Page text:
Jeff Chiu / AP
Facebook’s supervisory board said in a report Thursday that the social network “has not been fully open” to how it allows millions of prominent users to evade content moderation rules it applies to everyone, a practice known within the company as “cross-checking.”
“The fact that Facebook has provided such an ambiguous and poorly detailed response to a call for greater transparency is not acceptable,” the board wrote in its report. “Facebook’s response does not offer any meaningful transparency on the criteria for selecting which accounts or pages to include in the crosscheck.”
Facebook’s VIP list of celebrities, politicians and more was highlighted by the the Wall Street newspaper, who reported that the social network launched the program as a “quality control measure” for actions taken against high profile accounts. In practice, according to the document, some users are “whitelisted” or virtually immune to any enforcement action.
“The amount of publicly available information on cross-checks is too limited,” said Thomas Hughes, director of the Supervisory Board, in an interview with NPR. “Users need to know what is being done, when and why. If everything is done in an opaque and invisible way, it fuels the belief that something untoward is happening. ”
The Supervisory Board, which Facebook created and funded by an independent trust, includes a group of experts from around the world. It issues decisions that are binding on the company and makes policy suggestions that are not.
In its report, the board said Facebook should publicly explain its rationale for including the accounts in its counter-verification program. The board, at Facebook’s request, will review the cross-checks and post advice on how the system should change.
Facebook admitted, according to the board’s report, that it should not have said that the cross-check only applied to “a small number of decisions.”
“Facebook noted that for teams operating at the scale of millions of content decisions per day, the numbers involved in cross-checking appear relatively low, but acknowledged that its wording could appear misleading,” the report said.
Describing the program as “small,” Hughes told NPR, “was not appropriate,” noting that the program would cover nearly 6 million users. “It’s not small,” he said.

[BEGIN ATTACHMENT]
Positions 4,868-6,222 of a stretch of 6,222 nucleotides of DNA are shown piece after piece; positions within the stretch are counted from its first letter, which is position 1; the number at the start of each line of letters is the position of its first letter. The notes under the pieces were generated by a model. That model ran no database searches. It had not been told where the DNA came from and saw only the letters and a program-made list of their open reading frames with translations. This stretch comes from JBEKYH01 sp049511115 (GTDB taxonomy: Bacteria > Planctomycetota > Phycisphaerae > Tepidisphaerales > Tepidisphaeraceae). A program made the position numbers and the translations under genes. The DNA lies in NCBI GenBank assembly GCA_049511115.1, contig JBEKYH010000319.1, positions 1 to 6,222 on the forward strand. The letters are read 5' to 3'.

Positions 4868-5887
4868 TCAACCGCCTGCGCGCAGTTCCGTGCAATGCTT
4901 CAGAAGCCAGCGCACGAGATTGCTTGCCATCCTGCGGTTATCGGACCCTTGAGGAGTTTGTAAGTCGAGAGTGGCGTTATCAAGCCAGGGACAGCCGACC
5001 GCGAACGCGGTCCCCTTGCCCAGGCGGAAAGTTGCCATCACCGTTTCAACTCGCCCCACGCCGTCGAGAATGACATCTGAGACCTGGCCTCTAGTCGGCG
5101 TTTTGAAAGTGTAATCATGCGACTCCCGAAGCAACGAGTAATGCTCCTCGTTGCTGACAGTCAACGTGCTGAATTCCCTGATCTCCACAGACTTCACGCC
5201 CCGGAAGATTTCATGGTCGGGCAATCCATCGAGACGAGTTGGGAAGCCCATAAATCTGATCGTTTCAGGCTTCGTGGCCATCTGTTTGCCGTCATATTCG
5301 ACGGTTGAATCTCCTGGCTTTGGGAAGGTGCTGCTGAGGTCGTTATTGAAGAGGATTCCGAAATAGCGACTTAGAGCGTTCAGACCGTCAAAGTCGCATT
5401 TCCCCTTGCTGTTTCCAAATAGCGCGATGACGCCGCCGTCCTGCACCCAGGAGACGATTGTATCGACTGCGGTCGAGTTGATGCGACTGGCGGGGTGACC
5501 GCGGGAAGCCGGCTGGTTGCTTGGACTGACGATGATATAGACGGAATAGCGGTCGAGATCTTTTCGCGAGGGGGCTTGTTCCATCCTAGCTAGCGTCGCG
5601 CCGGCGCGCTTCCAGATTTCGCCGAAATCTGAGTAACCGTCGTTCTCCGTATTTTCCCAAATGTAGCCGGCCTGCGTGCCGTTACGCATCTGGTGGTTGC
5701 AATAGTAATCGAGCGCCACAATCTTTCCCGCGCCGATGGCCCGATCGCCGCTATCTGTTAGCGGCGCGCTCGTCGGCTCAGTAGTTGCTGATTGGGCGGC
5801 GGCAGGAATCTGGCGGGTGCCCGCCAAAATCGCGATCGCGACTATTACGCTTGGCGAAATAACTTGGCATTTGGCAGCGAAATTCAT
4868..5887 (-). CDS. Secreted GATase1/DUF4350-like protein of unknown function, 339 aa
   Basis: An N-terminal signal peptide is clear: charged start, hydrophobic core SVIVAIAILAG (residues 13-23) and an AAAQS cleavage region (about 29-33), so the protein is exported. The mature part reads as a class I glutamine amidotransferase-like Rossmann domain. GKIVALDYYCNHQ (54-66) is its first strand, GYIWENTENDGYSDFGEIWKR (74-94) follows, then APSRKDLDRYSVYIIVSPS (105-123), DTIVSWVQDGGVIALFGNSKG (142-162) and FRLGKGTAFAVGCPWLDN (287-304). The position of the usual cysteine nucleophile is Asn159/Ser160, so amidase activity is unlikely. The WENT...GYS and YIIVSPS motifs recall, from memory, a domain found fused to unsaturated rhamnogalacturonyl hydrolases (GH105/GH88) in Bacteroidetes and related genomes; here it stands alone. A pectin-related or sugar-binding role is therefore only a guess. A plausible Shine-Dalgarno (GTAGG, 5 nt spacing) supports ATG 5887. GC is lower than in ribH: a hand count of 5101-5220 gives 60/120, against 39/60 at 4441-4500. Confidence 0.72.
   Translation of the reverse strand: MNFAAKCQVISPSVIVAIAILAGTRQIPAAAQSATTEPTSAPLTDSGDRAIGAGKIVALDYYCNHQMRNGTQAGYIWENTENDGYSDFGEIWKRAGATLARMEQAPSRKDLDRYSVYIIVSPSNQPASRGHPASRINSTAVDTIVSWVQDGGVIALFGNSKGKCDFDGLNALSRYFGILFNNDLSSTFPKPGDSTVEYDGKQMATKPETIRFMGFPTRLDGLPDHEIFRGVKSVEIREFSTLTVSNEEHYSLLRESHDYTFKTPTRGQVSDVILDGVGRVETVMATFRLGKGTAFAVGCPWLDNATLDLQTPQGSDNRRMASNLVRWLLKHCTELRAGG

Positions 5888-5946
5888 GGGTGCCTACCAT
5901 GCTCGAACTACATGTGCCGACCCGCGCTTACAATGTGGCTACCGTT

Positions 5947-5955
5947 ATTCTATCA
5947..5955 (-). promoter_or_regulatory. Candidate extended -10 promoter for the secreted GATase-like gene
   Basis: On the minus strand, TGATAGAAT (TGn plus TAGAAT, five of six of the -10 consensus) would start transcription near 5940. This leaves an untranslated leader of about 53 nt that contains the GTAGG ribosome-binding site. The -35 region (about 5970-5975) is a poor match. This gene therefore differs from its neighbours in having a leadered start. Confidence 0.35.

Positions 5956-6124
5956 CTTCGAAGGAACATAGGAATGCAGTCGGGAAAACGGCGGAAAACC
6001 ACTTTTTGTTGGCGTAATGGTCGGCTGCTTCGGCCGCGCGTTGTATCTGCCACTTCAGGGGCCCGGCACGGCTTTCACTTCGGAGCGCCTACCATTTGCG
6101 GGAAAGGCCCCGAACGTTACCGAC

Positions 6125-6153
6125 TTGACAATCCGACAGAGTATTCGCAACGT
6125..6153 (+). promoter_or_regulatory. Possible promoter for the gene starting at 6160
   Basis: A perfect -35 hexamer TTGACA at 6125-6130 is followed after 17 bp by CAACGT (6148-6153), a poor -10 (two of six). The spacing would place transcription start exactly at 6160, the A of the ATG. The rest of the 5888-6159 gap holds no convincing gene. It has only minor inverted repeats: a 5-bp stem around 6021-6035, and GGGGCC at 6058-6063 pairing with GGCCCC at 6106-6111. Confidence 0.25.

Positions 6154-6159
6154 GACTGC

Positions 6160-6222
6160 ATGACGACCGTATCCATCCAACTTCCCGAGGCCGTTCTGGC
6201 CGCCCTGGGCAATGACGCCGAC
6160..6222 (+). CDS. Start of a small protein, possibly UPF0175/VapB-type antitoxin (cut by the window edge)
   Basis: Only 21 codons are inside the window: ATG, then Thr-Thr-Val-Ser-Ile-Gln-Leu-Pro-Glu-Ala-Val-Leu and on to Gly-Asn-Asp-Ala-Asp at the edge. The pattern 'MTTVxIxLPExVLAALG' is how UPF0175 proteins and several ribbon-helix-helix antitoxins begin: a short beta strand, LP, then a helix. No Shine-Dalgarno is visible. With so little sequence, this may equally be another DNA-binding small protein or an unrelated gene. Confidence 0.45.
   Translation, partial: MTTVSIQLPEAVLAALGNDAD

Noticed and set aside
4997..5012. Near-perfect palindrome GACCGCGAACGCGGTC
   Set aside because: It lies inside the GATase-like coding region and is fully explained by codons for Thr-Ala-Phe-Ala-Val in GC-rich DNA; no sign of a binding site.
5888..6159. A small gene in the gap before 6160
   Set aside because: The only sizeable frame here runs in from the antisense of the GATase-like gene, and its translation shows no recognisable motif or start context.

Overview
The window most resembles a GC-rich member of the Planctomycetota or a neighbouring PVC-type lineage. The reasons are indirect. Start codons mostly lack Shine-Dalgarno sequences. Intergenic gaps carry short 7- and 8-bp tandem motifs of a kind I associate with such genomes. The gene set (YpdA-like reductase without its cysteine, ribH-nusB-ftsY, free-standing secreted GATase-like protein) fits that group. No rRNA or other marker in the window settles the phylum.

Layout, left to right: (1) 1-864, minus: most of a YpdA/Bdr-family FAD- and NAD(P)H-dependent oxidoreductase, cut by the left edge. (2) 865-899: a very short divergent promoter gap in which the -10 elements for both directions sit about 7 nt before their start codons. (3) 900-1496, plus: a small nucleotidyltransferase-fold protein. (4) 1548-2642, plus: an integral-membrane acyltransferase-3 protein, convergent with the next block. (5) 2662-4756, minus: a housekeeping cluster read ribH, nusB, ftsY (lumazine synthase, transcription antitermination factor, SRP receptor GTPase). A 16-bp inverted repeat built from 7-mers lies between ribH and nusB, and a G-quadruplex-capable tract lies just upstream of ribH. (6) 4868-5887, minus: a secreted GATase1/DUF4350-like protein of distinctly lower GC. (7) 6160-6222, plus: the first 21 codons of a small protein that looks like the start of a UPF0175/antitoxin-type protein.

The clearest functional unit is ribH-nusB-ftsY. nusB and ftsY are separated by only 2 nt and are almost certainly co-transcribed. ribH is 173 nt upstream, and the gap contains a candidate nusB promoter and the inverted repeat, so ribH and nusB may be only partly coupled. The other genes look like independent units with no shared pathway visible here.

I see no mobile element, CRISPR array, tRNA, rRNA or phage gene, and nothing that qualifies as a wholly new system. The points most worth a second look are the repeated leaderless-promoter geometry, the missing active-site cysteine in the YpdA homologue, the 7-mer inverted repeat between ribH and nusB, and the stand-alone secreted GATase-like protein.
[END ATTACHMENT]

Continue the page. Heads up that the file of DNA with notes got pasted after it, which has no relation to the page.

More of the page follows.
When the board reviewed Facebook’s decision to ban former President Donald Trump, the company was not forthright about the program, only referring to it when asked what type of content rules applied to Trump’s account.
The Board notes that, in the Trump decision, Facebook declined to answer any of the Board’s questions about whether the company had been contacted by politicians or their staff about the suspension of Mr. Trump’s accounts. “, according to Thursday’s report.
The board also noted its precarious role, in which it can only fully assess Facebook’s actions if the company cooperates.
“The credibility of the Supervisory Board, our working relationship with Facebook and our ability to make sound judgments on cases all depend on our ability to be sure that the information provided to us by Facebook is accurate, complete and paint a picture. full topic. at your fingertips, ”the report revealed.
A Facebook spokesperson said in a statement that the company has asked the board to review the cross-check program as it strives “to be more clear in our explanations going forward.”
In its review of the program, the board said it intended to “ensure fairness and objectivity” in how Facebook implements the cross-check. The company has agreed to provide the board with documentation on the operation of the system.
“This should give a better understanding of the work Facebook has already done on a given topic. We will include an analysis of whether Facebook is meeting this commitment in our future transparency reports,” the report said.
The board said it plans to issue recommendations to Facebook on how the system can be changed.
Editor’s Note: Facebook is one of the last financial backers of NPR